Sweaty hands are plaguing my rock climbing and pull up exercises, as well as being annoying at other times. I've read a few (unsourced) ideas that nutrition can be a big factor in sweaty hands. Can I do to stop sweaty palms by changing my diet? If so, how?

  • 4
    What makes you think your diet has any (measurable) effect? If the claims are unsourced, then they might as well not exist as far as we're concerned. I suggest you rephrase your question to dealing with sweaty hands through non-diet means.
    – VPeric
    Feb 27, 2012 at 18:01
  • Have you considered keeping a pouch of chalk on your belt while rock climbing? I've personally found it incredibly useful.
    – Moses
    Feb 27, 2012 at 20:30
  • I do use chalk, but I'm using far more than I should be. My jeans are getting warn out from drying sweaty hands on them. It's bad during climbing, but its happening all the time, and I can't really chalk up in the middle of class.
    – xdumaine
    Feb 28, 2012 at 2:33
  • I have the same problem, sometimes I'll end up having to re-chalk every couple of moves. You can buy a tube of tite-grip online, which helps, but if you want the serious prescription grade stuff go see a dermatologist. Mar 28, 2012 at 19:42
  • 2
    Rock climber here: even just talking about this makes my palms sweat. If you just started noticing the sweaty hands since rock climbing, I wouldn't worry about it. Most my rock climbing friends have similar issues.
    – Merritt
    Mar 30, 2012 at 19:09

3 Answers 3


Sweaty hands is a common ailment for weight lifters and rock climbers, with equally detrimental effects. The solution really isn't nutrition related. It's simply chalk. Chalk dries the hands, and improves your grip.

If you feel that chalk would be detrimental to the environment, you can go for an "Eco Ball" by Metolius. Same effects, although I might argue that it is not quite as effective as good old fashioned chalk.

After reading the comments, you also may want to look at this article on diet and hyperhidrosis. The thing is, you do need to rule out whether you have hyperhidrosis or not. Take a look on at this article that describes what hyperhidrosis actually is. It also has tips on food to avoid in addition to other tips.

Also do remember that rock climbing is an activity that causes an adrenaline rush, and is therefore stressful. Not necessarily in a bad way, but it is a factor to consider in trying to understand the sweaty hands.


Sweating is generally either: genetics, or high level of stress (or both).

If you have been dealing with sweaty palms for a while, and do not have high levels of stress, it might be genetics. (Some food might make you feel hot like spices and stuff, but i personally do not believe that they cause constant sweating..)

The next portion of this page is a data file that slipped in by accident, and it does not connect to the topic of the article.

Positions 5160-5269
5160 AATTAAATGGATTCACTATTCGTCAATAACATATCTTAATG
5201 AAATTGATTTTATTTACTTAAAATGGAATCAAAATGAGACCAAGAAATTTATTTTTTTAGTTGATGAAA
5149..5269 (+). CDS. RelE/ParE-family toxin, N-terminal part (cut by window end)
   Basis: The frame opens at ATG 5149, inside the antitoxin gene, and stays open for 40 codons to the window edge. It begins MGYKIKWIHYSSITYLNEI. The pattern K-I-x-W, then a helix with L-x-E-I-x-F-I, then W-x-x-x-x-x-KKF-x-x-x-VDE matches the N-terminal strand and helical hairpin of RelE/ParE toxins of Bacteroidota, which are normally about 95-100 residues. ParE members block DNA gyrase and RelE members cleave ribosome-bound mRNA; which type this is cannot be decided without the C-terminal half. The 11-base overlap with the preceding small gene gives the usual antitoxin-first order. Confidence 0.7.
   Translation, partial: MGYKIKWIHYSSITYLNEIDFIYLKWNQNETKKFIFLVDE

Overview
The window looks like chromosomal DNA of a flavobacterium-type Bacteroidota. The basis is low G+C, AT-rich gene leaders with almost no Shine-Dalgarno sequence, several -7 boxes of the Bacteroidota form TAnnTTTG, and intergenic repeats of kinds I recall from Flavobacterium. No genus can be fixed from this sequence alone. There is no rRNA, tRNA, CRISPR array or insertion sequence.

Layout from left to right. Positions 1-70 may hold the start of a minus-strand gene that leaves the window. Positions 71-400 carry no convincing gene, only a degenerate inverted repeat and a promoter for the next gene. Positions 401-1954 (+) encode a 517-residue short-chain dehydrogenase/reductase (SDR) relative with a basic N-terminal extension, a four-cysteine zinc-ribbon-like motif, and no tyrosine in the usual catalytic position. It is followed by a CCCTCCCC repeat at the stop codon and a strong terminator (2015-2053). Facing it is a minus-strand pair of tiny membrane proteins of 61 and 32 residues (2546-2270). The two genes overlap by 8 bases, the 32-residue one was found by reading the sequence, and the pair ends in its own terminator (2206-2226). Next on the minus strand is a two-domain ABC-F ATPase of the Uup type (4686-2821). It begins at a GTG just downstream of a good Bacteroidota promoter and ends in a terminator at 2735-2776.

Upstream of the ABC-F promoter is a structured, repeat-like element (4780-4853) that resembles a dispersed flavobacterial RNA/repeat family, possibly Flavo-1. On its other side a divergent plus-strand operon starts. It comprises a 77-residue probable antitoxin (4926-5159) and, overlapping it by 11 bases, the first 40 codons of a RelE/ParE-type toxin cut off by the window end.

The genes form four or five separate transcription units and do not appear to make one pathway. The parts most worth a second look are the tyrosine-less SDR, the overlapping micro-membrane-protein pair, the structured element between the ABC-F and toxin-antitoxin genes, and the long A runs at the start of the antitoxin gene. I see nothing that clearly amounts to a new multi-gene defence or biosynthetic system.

I am not a doctor, but myself I have a very high metabolism and energy levels (genetics) and this makes me get overheated and sweat more than the average person on my forehead and sometimes my underarms. And during periods of stress it gets worse of course. The only Solution that kinda fixed the underarms sweat (and am not scaming you or selling you a product, i do not work for this company and I do not live in france) is a European (french) product called etiaxil. They say you can apply it on hands( if you need help in translating let me know).
What i did, i used etiaxil at first 3 times a week following their instructions. And after only one month of usage, i did not have that problem for underarms anymore, even when i am on vacation in a 38 degrees celsius temperature.(too bad they don't have a product that can be used on forehead).

Check it out, and most important , do no be bothered by having sweaty palms because in reality the bodies that sweat more last longer because such bodies keep on cleaning themselves from toxins with sweat.


Consider putting underarm antiperspirant on the palms of your hands at bedtime. I don't know if underarm antiperspirant is safe or effective on the hands. See this study which studied the use of underarm antiperspirant on the feet.

There exist $20 antiperspirants labeled for use on hands. The inactive ingredients might differ from those of underarm antiperspirant; I haven't researched the matter. The active ingredient is likely to be an aluminum compound which is either identical or related to the aluminum compounds found in underarm antiperspirants. Make sure the product you choose contains an aluminum compound: if it doesn't, it's unlikely to work very well.

Dear all: if you do some PubMed searching to see if underarm antiperspirant works on hands, please edit this answer and point us to what you found. I can approve your suggested edit.

Your Answer

By clicking “Post Your Answer”, you agree to our terms of service and acknowledge you have read our privacy policy.

Not the answer you're looking for? Browse other questions tagged or ask your own question.